Gyanvapi Masjid survey over: What we know so far

NEW DELHIUpdated: May 16, 2022, 04:46 PM IST
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Gyanvapi Mosque, adjacent to the Kashi Vishwanath Temple in Varanasi. Photograph:(Twitter)

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The court-mandated videography survey of the Gyanvapi Masjid complex was completed today, May 16. Nearly 65 per cent of the exercise was completed yesterday.

On Monday (May 16), a local court ordered the Varanasi district administration to seal the location in the Gyanvapi Masjid complex where a Shivling was allegedly discovered during a three-day court-ordered videography survey.

The enclosed area's security has been entrusted to security forces.

The mosque is next to the famous Kashi Vishwanath temple, and a group of women has petitioned the local court for permission to worship daily before the idols on the mosque's exterior walls.

The examination of the mosque complex began at 8 am and ended about 10:15 am today.

According to attorney Madan Mohan Yadav, the survey team discovered a Shivling near the 'wazookhana' (a space inside a mosque where people wash their hands before delivering namaaz)."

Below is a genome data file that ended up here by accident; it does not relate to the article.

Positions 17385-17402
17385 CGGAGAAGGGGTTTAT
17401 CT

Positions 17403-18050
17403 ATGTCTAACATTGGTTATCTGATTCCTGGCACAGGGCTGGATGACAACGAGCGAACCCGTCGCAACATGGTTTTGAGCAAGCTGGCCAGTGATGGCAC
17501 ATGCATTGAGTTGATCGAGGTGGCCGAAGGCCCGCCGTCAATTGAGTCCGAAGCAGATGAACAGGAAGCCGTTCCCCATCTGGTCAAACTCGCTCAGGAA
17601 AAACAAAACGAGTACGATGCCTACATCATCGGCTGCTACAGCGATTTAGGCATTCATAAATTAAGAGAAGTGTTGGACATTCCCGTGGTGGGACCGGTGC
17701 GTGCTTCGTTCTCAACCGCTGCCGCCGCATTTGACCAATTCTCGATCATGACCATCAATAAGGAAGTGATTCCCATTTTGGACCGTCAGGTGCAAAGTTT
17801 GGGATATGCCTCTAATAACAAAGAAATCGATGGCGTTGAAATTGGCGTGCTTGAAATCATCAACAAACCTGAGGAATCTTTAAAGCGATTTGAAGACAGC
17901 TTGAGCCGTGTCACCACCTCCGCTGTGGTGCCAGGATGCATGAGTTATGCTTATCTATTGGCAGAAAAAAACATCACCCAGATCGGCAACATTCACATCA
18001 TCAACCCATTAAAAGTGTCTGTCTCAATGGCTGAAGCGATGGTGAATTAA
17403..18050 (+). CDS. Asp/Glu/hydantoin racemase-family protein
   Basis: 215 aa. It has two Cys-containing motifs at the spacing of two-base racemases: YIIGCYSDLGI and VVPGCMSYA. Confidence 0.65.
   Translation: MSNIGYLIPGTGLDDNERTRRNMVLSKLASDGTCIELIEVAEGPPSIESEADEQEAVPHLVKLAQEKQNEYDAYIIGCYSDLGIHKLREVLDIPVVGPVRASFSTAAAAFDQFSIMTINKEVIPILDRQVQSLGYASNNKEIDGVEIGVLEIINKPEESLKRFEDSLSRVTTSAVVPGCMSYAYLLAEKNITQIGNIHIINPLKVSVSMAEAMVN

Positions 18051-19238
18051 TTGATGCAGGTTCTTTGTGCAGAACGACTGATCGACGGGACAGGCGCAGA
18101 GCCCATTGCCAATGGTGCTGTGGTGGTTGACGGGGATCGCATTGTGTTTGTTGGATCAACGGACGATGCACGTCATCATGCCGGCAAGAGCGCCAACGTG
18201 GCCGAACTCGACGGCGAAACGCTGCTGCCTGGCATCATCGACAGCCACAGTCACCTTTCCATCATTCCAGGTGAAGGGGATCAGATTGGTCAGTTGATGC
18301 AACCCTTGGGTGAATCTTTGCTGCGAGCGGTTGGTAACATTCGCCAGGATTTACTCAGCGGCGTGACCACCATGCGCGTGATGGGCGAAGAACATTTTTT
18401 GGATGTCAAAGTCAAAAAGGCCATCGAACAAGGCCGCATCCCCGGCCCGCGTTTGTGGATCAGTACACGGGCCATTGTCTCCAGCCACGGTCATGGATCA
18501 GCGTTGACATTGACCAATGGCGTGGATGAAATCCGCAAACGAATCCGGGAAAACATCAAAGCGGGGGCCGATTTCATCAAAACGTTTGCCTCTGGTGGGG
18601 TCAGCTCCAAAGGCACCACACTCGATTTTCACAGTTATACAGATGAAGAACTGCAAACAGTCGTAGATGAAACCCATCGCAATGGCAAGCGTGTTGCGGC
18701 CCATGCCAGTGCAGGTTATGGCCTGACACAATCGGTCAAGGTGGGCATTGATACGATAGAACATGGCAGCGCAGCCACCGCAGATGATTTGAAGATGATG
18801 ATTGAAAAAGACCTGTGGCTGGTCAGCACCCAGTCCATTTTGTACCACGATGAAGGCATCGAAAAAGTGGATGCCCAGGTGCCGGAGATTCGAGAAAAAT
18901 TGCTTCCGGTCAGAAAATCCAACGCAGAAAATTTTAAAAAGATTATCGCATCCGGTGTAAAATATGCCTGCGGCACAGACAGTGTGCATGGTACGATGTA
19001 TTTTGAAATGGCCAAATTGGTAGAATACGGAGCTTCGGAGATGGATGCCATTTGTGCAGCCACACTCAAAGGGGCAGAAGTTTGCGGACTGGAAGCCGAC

According to Yadav, he and senior counsel Harishankar Jain filed a suit in the court of Civil Judge Diwakar to secure the Shivling.

The History of Gyanvapi Shrine:

4th-5th century: Chandragupta II, commonly known as Vikramaditya, is claimed to have constructed the Kashi Vishwanath Temple during the Gupta period.

635: In his works, the famous Chinese traveller Hiuen Tsang described the temple and Varanasi.

1194-1197: The temple is largely destroyed by Muhammad Ghori's orders, setting off a series of demolitions and rebuildings throughout history.

1669: On Mughal emperor Aurangzeb's instructions, the temple was demolished for the final time, and the Gyanvapi mosque was built in its place.

1776-78: Rani Ahilyabai Holkar of Indore restored the temple near to the Gyanvapi mosque.

In 1936, the British government was sued in the District Court for the right to offer Namaz throughout the Gyanvapi complex.

The claimants produced seven witnesses, whereas the British government provided fifteen.

The right to offer Namaz at the Gyanvapi mosque was granted explicitly on August 15, 1937, with the caveat that such prayers could not be offered anyplace else in the Gyanvapi complex.

The High Court dismissed the appeal on April 10, 1942, maintaining the lower court's verdict.

Pandit Somnath Vyas, Dr Ramrang Sharma, and others filed a lawsuit in Varanasi court on October 15, 1991, seeking the construction of a new temple at Gyanvapi as well as the freedom to worship.

Two petitions were filed in the High Court in 1998 on behalf of Anjuman Inazaniya Masajid and the UP Sunni Waqf Board Lucknow, challenging the order.

On March 7, 2000, Pandit Somnath Vyas passed away.

Vijay Shankar Rastogi, a former district government advocate, was appointed as a plaintiff in this case on October 11, 2018.

An order to conduct an archaeological survey was issued on April 8, 2021.

The survey was launched on Saturday, April 14th, 2022.